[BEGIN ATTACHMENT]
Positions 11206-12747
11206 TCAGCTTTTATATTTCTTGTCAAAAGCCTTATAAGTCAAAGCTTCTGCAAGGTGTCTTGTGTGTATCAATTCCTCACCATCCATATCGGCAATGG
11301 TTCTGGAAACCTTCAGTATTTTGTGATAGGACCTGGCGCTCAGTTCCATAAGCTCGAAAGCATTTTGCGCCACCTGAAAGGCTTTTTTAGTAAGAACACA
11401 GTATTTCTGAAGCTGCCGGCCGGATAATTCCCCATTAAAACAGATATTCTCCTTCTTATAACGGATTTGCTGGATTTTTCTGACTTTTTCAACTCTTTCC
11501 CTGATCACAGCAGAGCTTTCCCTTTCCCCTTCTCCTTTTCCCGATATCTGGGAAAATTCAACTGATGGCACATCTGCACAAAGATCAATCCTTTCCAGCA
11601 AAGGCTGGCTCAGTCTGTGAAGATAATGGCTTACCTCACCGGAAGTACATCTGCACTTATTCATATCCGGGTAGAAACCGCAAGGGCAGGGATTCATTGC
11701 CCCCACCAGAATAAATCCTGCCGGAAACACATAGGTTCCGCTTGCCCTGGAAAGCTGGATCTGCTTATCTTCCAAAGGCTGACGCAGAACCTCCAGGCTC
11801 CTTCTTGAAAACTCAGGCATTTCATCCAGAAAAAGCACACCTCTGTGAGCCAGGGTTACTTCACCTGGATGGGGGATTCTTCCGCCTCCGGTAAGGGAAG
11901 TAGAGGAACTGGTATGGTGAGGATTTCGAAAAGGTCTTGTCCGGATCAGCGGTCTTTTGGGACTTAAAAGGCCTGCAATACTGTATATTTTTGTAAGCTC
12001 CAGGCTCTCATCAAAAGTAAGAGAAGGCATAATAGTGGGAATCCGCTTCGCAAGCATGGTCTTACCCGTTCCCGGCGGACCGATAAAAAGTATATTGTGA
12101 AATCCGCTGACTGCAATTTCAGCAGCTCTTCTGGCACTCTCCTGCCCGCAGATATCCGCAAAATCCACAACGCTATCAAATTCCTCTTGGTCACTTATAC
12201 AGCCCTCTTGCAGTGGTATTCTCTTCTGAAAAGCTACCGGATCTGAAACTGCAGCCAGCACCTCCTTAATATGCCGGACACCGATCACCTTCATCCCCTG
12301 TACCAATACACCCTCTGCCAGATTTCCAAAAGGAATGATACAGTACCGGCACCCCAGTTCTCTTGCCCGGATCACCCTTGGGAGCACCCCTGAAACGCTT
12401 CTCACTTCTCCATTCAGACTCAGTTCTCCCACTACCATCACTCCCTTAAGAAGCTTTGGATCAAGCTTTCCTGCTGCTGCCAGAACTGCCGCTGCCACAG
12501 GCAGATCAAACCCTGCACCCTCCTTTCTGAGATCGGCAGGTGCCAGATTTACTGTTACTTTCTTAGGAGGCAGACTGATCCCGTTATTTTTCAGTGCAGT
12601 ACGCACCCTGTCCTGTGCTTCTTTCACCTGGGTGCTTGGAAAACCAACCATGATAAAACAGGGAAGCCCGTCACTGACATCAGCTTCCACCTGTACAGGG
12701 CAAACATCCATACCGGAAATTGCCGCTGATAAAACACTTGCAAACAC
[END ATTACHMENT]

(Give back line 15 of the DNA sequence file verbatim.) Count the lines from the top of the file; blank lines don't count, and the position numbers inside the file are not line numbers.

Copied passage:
12501 GCAGATCAAACCCTGCACCCTCCTTTCTGAGATCGGCAGGTGCCAGATTTACTGTTACTTTCTTAGGAGGCAGACTGATCCCGTTATTTTTCAGTGCAGT